Susan Omand heads north for some Nordic-ish noir as she reads The Blood Strand by Chris Ould...
Having left the Faroes as a child, Jan Reyna is now a British police detective, and the islands are foreign to him. But he is drawn back when his estranged father is found unconscious with a shotgun by his side and someone else's blood at the scene. Then a man's body is washed up on an isolated beach. Is Reyna's father responsible? Looking for answers, Reyna falls in with local detective Hjalti Hentze. But as the stakes get higher and Reyna learns more about his family and the truth behind his mother's flight from the Faroes, he must decide whether to stay, or to forsake the strange, windswept islands for good.
I haven’t had much experience of Nordic noir up until now, unless you count the sublime Wallander adaptation that Kenneth Branagh did on TV a while back, so I was interested to see where this book would take me. The characters gripped me from the start and I’m not just talking about the people. The Faroe islands were characters in their own right, the buildings and scenery beautifully described and Ould perfectly captured the “feel” of a North Isles community – something I am familiar with, that wariness of strangers, the feeling of being an outsider, even if you are accepted. The storyline too was completely engaging, both with the police procedural, which also perfectly depicted the differences between island policing and the more metropolitan policing that Reyna was used to, and the intertwined story of a man looking to find his family history. I’m not entirely sure if Reyna trying to find out more about his mother and early life outwith the plot of the story was strictly needed, although building the family connections and dynamic absolutely was, but it in no way impeded the main crime plot and really didn’t feel like it was forced in just for the sake of having a second storyline. The action was very well paced, with enough going on to keep things moving forward without overloading on information and no one strand lagging behind another. It is quite difficult I think to keep that balance in parallel storylines. The other thing I really liked about the way this book is written is the switch between first and third person when required. If Reyna is involved at the time we see the story from his point of view, the rest of the time it is a third person narrative, which gives us as a reader a much more rounded view of events. I also really enjoyed the occasional uses of the native language peppered throughout as it gave the conversations a more authentic feel as did the English language constructs of those talking to Reyna, for whom English would be a second, if not third, language.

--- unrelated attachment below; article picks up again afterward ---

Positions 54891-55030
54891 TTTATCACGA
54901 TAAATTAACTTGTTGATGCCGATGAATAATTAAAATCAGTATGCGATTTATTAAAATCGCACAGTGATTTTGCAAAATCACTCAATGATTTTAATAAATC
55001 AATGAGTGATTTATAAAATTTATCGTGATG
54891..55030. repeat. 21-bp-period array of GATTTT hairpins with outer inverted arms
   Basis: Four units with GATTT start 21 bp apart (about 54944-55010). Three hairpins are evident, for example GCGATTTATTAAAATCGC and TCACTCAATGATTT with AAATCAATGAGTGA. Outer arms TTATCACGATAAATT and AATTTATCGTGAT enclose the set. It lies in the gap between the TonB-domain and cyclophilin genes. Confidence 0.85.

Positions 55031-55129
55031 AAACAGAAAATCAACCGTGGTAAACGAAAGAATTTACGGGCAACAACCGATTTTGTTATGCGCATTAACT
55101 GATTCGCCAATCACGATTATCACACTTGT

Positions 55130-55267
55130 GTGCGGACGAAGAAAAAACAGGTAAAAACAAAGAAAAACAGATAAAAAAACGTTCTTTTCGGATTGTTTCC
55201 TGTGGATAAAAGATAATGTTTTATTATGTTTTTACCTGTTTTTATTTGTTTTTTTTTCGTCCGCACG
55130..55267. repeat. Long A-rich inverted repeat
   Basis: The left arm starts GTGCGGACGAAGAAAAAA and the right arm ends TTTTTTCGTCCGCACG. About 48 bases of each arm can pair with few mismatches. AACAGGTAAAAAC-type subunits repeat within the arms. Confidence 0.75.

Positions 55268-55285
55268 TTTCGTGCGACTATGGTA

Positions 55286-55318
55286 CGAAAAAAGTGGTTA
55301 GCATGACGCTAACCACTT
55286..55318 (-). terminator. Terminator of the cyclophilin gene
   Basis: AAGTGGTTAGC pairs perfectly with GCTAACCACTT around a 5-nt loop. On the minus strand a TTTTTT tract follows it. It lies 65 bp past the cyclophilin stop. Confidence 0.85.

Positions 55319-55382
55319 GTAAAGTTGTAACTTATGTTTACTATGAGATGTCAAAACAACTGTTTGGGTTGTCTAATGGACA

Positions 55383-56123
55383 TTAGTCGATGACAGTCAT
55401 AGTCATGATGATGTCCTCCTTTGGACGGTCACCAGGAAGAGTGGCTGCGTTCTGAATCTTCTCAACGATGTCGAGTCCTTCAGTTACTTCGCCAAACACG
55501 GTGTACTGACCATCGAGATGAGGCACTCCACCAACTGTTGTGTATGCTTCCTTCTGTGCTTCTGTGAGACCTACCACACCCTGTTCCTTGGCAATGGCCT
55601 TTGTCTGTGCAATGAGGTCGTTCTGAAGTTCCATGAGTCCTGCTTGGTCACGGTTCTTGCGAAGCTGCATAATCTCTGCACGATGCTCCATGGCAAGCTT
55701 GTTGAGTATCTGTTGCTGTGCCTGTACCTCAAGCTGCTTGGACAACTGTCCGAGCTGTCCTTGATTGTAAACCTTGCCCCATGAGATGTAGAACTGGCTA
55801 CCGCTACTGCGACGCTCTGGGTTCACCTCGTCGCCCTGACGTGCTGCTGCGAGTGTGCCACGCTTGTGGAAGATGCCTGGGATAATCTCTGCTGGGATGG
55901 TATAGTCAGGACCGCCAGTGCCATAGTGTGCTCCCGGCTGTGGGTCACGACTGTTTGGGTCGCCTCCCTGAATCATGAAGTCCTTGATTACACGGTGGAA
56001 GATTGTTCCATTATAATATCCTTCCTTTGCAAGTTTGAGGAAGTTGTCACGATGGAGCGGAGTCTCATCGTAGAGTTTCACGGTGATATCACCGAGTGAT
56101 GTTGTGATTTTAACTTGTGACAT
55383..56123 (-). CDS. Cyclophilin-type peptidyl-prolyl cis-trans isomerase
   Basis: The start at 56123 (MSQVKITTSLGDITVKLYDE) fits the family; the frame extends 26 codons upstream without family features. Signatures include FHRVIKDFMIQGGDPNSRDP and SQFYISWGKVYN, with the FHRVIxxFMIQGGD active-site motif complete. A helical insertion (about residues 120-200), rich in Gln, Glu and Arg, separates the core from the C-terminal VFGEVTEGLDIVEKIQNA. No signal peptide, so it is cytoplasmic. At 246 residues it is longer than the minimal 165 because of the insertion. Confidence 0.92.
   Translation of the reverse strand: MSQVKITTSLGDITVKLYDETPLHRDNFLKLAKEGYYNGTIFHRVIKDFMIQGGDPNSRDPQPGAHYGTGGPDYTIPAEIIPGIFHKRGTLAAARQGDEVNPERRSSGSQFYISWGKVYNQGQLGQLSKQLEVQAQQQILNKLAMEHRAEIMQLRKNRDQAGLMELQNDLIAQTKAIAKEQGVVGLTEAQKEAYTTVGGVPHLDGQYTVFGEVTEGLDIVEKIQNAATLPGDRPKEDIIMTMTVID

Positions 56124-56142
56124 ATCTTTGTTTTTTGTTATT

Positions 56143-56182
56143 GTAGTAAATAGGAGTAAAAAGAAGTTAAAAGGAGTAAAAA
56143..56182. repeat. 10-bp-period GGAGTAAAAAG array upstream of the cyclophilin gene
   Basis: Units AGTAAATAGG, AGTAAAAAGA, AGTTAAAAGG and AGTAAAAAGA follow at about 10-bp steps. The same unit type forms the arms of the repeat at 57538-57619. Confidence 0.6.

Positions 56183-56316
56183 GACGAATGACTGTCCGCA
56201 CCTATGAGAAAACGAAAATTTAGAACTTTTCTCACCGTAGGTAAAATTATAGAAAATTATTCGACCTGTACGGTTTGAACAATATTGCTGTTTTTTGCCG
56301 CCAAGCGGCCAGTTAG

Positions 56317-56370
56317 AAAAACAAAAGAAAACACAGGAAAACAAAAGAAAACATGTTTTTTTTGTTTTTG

I want to say this book is an easy read but that’s not the right word and I don‘t want to do the writing a disservice. I think what I mean moreso is that it is a comfortable and satisfying read – it’s not as confusing or over-convoluted as other modern detective stories can be but neither is it a simple single threaded story, there are several twists but they all make sense after the fact. It’s an absorbing multilayered story that feels familiar and will still be highly enjoyable on a second and third reading.
Image & synopsis - Titan Books